Monday, January 10, 2011
The ISS X Prize
Charles Lindbergh won the $25,000 Orteig Prize for his 1927 flight across the Atlantic in the Spirit of St. Louis.
In 1919, after the end of the first World War, New York City hotel owner Raymond Orteig attended a dinner honoring flying ace Eddie Rickenbacher, who spoke of his hope that the United States and France would one day be linked by air. Inspired by this speech and his friendship with French military aviators, the hotelier conceived a contest that was dubbed the Orteig Prize.
The challenge — to fly non-stop from New York to Paris, or vice-versa, in a fixed-wing aircraft. The prize — $25,000.
Before Charles Lindbergh won the Orteig Prize in 1927, others tried and failed. Some died. According to Wikipedia:
Although advancing public interest and aviation technology, the Prize occasioned expenses many times the value of the prize and cost six men their lives in three separate crashes. Another three men were injured in a fourth crash. During the spring and summer of 1927, 40 pilots would attempt various long-distance over-ocean flights, leading to 21 deaths. In August 1927 alone, the Orteig Prize-inspired $25,000 Dole Air Race to fly from San Francisco to Hawaii would cost ten lives before it was over.
The Orteig Prize was the inspiration for the X Prize Foundation, which according to its web site is "an educational nonprofit organization whose mission is to create radical breakthroughs for the benefit of humanity thereby inspiring the formation of new industries, jobs and the revitalization of markets that are currently stuck." XPrize.org lists several prize challenges over the centuries designed to spur technological development.
In May 2004, the X Prize was renamed the Ansari X Prize after a multi-million dollar donation from the Ansari family. The first Ansari X Prize was awarded to Scaled Composites for the flight of SpaceShipOne. To quote from the X Prize web site:
To win the prize, famed aerospace designer Burt Rutan and financier Paul Allen led the first private team to build and launch a spacecraft capable of carrying three people to 100 kilometers above the earth's surface, twice within two weeks.
Spaceflight was no longer the exclusive realm of government. With that single flight, and the winning of the $10 million Ansari X PRIZE, a new industry was born.
That success led to the creation of more X Prize challenges. One is the Google Lunar X Prize, "a $30 million competition for the first privately funded team to send a robot to the moon, travel 500 meters and transmit video, images and data back to the Earth."
NASA nears the completion of the Internationl Space Station, fulfilling the promise of a space program dedicated to science. The National Aeronautics and Space Act lists the objectives of NASA. Nothing in the Act requires NASA to send humans into space, to explore other worlds, or to own its rockets. Much of NASA's intended purpose was scientific research, but that got lost in the Space Race of the Cold War, when President Kennedy redirected NASA into prioritizing a Moon mission not for scientific purposes but to show the world American technology was superior to the Soviet Union.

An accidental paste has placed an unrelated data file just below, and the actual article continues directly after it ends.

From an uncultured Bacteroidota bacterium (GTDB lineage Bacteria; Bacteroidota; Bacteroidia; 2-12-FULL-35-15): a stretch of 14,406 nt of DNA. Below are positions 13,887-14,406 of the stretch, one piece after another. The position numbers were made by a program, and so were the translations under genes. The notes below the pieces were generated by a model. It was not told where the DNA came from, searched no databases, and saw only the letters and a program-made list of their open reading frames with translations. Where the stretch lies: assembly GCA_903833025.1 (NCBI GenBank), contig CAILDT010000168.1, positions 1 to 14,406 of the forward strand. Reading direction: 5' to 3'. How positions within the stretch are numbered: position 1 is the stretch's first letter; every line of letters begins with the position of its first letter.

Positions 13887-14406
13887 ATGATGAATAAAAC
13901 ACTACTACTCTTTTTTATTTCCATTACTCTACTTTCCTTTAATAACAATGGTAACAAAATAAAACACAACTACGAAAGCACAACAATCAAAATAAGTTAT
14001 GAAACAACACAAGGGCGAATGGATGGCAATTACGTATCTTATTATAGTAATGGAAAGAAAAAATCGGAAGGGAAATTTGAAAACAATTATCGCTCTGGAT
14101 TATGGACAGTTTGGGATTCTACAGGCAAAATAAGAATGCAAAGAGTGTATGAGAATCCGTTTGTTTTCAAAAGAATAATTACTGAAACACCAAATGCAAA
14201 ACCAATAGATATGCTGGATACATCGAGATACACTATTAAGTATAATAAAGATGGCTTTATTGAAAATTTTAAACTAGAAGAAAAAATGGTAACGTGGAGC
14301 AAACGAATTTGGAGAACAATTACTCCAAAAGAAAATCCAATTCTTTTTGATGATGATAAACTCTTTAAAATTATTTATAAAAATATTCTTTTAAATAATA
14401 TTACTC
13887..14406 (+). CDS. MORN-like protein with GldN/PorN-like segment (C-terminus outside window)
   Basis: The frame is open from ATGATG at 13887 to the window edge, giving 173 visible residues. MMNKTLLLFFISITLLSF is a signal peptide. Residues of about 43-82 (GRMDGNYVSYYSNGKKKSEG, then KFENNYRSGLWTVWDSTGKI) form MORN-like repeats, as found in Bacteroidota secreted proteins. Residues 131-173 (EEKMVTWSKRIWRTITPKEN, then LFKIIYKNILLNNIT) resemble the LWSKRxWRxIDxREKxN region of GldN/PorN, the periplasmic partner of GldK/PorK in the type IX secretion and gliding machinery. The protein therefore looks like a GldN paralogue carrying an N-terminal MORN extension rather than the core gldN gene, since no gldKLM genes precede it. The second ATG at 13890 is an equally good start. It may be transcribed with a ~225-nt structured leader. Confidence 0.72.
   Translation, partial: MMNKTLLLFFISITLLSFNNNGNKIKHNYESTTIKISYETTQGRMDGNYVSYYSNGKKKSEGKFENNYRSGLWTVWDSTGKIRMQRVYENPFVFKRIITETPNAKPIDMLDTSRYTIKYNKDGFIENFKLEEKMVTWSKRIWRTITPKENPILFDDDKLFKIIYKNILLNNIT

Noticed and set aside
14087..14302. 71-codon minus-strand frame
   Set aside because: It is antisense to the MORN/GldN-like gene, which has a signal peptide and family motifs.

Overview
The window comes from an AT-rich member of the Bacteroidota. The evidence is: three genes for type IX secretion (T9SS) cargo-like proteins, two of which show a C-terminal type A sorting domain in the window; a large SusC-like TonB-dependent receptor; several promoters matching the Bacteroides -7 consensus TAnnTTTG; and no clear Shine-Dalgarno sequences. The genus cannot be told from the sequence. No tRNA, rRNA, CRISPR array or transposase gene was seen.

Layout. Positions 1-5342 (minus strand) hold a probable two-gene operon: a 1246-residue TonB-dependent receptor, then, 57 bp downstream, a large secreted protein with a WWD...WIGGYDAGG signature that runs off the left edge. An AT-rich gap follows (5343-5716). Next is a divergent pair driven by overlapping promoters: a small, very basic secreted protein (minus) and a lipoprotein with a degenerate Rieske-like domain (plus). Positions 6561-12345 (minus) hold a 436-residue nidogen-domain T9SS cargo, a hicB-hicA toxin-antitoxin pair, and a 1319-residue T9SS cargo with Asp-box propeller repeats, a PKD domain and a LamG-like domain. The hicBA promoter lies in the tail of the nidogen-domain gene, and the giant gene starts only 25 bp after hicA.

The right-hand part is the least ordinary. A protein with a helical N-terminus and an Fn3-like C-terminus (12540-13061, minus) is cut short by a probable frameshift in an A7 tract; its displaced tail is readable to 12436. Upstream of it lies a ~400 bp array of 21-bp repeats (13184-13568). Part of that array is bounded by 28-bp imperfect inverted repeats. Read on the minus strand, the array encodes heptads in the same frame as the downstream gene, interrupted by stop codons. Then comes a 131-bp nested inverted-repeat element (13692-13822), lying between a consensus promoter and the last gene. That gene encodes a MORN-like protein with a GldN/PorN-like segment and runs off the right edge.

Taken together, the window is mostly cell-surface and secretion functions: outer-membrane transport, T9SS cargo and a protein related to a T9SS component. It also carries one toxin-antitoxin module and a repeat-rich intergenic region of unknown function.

To this day, we still hear politicians claim that NASA's purpose is national security and/or jobs, not scientific research.
Now that it's complete, it's time to show the world the International Space Station can fulfill its promise.
NASA's web site describes the scientific research on the ISS, but how many of us could name any experiment currently being conducted, or any results?
So let's have a series of X Prizes for ISS research.
The X Prize Foundation is an independent non-profit organization, but NASA has has created similar competitions before. One example is the Commercial Crew Development (CCDev) program. According to the NASA web site:
NASA's Commercial Crew and Cargo Program is investing financial and technical resources to stimulate efforts within the private sector to develop and demonstrate safe, reliable, and cost-effective space transportation capabilities. The Program manages Commercial Orbital Transportation Services (COTS) partnership agreements with U.S. industry totaling $500M for commercial cargo transportation demonstrations and is investing $50M towards commercial crew development initiatives.
The recent success of SpaceX is one example of how these challenges can spur technological development with a modest investment of government funding.
Whether it's the X Prize Foundation or the federal government or a combination thereof, I'd like to see $1 billion set aside for five X ISS challenges ($200 million each). What would those challenges be? That can be debated, but here's my list:
(1) Research that significantly contributes to a cure for cancer.
(2) Research that leads to a significant advance in computer technology, e.g. increased processing time or data storage.
(3) Research that leads to a new propulsion sytem resulting in less travel time from Earth to Mars.
(4) Research that leads to a significant improvement in solar energy that lessens the cost of using that technology here on Earth.
(5) The first photo of either a new planet within our solar system, or a planet in orbit around a nearby solar system.
Because the ISS is owned by a consortium of spacefaring nations, obviously that group would have to approve use of the ISS for such purposes. But we're already talking about using private launchers such as SpaceX to send private researchers to ISS or the Bigelow Aerospace inflatable space station. If the ISS doesn't want to participate, then do it with Bigelow.
The Obama administration has proposed extending the ISS lifespan to at least 2018, and possibly to 2028. An ISS X Prize might inspire the world to use this facility in a way the world was inspired by the Apollo program in the 1960s — or by Charles Lindbergh in 1927.